Professional Gallery is a feature that allows users to post hyperlinks under the Summary, Experience and Education section of your profile. The links can direct to pictures, videos, documents, presentations, and other media.

Professional Gallery is a way to emphasize the strengths of your credentials, by providing readers with an idea about what you actually do. You can post portfolio samples — if you’re a professional photographer, for example, this feature helps you showcase your work. You can also post documentation about projects you’ve done or workshops you’ve attended. You may also want to include links to the official website of the universities you attended or companies you worked for.

LinkedIn Profile Tips To Take Advantage Of #8 :  Following

Just like Twitter, LinkedIn gives you the option to follow companies you’re interested in. Following a company will keep you abreast about new job openings and information. You may not be seeing the job opportunity you want right now, but the follow function ensures you’ll learn about the opportunity when it does present itself.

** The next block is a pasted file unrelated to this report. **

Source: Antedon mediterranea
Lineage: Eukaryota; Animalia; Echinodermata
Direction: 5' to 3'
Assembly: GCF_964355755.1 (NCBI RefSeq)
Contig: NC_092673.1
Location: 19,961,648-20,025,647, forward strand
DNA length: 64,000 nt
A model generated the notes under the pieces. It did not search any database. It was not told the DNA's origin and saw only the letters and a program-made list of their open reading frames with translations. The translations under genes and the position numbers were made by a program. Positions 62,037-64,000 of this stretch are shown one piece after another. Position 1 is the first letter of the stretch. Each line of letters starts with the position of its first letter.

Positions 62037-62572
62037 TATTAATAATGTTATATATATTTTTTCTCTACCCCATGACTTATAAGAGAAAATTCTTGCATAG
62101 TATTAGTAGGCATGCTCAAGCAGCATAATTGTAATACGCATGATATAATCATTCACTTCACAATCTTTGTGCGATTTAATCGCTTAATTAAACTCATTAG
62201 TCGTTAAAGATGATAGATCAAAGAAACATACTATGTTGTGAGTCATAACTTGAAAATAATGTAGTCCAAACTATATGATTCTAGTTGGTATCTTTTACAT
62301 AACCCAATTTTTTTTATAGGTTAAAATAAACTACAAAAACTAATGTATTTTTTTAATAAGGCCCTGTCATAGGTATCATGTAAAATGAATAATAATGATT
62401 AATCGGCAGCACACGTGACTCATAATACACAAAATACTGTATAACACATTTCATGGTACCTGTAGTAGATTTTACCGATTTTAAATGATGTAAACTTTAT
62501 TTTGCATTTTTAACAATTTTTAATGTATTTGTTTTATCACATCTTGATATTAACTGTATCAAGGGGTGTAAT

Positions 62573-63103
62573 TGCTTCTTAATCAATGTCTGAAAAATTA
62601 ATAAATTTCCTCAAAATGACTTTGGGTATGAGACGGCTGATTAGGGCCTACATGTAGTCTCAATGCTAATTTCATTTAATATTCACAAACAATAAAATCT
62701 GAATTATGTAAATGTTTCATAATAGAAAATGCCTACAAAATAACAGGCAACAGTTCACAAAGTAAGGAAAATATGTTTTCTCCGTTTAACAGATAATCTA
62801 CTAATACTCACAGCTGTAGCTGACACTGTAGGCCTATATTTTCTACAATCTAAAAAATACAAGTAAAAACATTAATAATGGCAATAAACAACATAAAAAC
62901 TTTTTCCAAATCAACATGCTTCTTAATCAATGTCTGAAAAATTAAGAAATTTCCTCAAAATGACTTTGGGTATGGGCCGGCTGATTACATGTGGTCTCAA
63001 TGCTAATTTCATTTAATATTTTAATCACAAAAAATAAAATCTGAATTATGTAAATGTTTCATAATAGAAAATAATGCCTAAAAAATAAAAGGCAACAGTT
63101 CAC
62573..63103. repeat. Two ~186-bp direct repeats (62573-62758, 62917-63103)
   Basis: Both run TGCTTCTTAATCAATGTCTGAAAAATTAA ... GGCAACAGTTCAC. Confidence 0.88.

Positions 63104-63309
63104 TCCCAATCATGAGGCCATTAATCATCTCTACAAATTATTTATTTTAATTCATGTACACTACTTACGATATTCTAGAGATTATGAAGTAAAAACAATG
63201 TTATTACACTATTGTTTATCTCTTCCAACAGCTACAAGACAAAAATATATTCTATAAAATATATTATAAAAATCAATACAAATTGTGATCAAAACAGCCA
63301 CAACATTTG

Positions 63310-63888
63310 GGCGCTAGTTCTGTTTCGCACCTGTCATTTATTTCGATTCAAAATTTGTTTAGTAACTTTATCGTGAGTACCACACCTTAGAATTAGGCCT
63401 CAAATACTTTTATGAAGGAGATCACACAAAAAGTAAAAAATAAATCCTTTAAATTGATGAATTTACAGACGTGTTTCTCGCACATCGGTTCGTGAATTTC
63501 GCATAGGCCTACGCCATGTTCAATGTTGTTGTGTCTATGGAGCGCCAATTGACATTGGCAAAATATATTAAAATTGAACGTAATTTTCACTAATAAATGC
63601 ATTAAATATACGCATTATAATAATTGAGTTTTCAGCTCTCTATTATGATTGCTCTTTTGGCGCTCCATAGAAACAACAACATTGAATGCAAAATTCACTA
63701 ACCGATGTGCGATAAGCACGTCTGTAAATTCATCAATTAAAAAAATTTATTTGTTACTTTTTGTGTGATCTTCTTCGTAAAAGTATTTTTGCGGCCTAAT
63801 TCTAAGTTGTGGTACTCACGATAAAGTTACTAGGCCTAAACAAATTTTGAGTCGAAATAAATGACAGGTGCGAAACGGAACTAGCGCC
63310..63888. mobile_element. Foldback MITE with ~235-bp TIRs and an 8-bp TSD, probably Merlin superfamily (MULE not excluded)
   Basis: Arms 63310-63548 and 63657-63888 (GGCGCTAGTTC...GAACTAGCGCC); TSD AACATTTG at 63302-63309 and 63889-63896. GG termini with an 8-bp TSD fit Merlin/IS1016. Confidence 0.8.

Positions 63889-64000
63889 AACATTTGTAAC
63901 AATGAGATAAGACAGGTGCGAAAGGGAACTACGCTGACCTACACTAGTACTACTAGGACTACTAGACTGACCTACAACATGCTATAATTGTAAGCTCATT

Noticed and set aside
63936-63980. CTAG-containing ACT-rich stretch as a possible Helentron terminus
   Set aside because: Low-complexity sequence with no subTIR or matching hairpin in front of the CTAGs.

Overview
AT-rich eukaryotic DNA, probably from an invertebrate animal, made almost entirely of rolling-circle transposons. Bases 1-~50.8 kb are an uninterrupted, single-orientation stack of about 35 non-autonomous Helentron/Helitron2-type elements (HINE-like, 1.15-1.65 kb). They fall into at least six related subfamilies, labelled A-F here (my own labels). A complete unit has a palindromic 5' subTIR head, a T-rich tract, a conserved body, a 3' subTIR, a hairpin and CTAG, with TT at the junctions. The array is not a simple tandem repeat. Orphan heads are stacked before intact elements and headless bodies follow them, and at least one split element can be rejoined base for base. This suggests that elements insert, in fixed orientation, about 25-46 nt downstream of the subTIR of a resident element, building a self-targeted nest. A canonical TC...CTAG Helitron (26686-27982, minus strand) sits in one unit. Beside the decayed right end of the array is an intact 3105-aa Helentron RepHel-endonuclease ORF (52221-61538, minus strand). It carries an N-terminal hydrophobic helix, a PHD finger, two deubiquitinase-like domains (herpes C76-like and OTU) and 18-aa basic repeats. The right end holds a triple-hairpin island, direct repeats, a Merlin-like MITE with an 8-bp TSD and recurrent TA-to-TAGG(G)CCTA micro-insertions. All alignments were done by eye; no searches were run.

LinkedIn Profile Tips To Take Advantage Of #9 : Volunteer Experiences and Causes

Many choose to keep this section blank, but socio-civic work is an excellent way to market yourself. Volunteer work highlights your transferable skills — a big plus especially if your work experience is still unremarkable. More so, volunteer work talks about your values. What you write here speaks about your character as a person, your contribution to the community, as well as the things you care about.

LinkedIn Profile Tips To Take Advantage Of #10 : Jobs

Oh, and before I forget, there’s a LinkedIn tab titled “Jobs.”

I placed this last because it’s the most straightforward LinkedIn feature for job hunters, and probably the one that needs least explanation. In this section, you can search for openings using basic and advanced settings, e.g. search by company or zip code or salary grade. You can also browse through the latest job postings offered by companies.